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Spending in 2009: What You Need to Know

January 13th, 2009

spending-2009-get-out-debt.jpgAmericans have become famous for spending money they don’t even have, and during this time of year many people suffer from “credit card hangover” acquired from overspending during the holiday season. This latest article from the LG Copywriting team discusses the “radical” idea of reining in excessive spending during the new year so that you will not have to worry about things like economic recessions getting in the way of your normal routine. After all, American politicians need their sheeple to maintain enough financial health to provide the appearance of prosperity and allow them room to relinquish even more of their money by the time the next holiday season rolls around.

As a nation, we are overspending and living beyond our means. It is time that we learned to find our way back to living within our means and make the transition to preparing for the future. With the current state of the economy, there is one rule for this upcoming year; you need to decrease the amount of money that you are spending. Chances are, you have a house that is full of stuff and you are adding to this collection on a daily basis, buying things that you don’t need.

One of the added benefits to cutting costs are the funds that are cleared up which can be applied to debt repayment. Creditors are raising interest rates and cutting interest lines. Now is the time to get rid of any debt that you have accumulated. Getting rid of debt is an essential part of maintaining financial health.

We are facing the highest unemployment rating in decades which causes many consumers to wonder about the security of their jobs. How secure is your job? If you lost your job, realistically, how long would your family be able to survive and pay the bills? Do you have an emergency fund? All of these aspects should be kept in mind when you are out spending your last dollars, or using credit to fund unnecessary shopping.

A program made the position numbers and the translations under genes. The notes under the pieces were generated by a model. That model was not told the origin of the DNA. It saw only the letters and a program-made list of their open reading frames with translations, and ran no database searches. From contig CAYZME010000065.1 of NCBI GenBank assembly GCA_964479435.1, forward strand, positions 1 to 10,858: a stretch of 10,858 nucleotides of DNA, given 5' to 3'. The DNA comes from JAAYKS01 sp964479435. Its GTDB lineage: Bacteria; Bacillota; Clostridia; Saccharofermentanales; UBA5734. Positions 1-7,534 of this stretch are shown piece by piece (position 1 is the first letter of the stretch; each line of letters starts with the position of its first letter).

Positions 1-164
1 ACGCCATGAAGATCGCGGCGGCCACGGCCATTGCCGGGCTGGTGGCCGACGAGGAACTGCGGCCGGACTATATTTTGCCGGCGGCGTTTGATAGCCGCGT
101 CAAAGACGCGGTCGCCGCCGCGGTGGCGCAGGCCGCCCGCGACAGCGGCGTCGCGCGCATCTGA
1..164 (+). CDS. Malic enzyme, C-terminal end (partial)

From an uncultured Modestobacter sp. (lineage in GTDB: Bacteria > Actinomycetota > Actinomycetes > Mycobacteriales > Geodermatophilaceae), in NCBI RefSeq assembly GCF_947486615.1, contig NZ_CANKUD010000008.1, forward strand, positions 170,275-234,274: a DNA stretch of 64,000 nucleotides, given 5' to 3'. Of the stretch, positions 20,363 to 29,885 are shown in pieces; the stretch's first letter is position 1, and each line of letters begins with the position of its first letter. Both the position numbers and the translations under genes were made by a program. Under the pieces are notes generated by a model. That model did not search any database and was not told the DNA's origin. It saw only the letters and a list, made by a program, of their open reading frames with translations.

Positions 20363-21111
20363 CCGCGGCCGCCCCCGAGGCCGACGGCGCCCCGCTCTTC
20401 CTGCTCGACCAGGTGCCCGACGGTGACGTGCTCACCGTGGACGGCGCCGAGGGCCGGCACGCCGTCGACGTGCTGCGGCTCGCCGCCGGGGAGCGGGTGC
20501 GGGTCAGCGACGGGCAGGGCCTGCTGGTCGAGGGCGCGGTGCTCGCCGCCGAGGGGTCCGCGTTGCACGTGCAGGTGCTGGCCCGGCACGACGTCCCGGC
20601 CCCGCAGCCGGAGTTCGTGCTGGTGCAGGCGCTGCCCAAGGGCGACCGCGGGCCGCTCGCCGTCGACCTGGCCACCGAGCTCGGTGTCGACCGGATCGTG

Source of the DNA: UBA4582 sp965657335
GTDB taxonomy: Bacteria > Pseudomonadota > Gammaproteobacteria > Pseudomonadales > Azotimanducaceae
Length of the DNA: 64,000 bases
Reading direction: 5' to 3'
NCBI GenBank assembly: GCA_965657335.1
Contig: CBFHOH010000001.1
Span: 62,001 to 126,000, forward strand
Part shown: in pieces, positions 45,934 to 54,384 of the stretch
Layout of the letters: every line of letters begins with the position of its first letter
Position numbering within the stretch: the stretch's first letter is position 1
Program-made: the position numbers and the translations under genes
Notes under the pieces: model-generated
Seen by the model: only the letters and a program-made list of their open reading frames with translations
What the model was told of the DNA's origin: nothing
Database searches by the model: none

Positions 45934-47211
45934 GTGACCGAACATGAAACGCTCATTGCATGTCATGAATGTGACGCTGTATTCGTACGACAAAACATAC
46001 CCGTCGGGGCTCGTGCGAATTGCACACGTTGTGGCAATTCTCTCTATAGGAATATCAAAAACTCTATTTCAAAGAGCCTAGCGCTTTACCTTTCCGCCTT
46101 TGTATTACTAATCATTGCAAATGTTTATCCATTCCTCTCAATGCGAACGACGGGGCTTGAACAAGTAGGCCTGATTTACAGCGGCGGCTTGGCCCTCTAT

Cutting costs in spending can help you to establish an emergency fund. In this type of economy, savings and investments are necessary to ensure success. Every individual and family should have three to six months worth of expenses (fixed and variable) available in a savings account, in case there is an illness within the family, a job loss, or an accident.

Experts are recommending one thing, to survive; we must learn to cut costs. Our fixed monthly expenses are not the problem – the disposable income is the money that we are spending every single month. To get an idea of where you stand financially, calculate how much money you are spending each month, and then calculate the amount of money that is coming into the home during this same period. Are you overspending? Forty percent of consumers are spending more than they make, every single month which can lead to consumer debt.

How can you cut your costs within the household? There are many things that you can do to cut down the costs of your variable expenses to find money within the budget to establish your emergency fund and repay debt. Consider bundling your services such as cable, internet or phone to save each month. Liquidate your assets to fund debt repayment and establish a savings account. Each of these measures can save you money in the long run and help with your financial preparedness.

One Response to “Spending in 2009: What You Need to Know”

  1. comment number 1 by: budi tarihoran

    much i want to know on 2009 years

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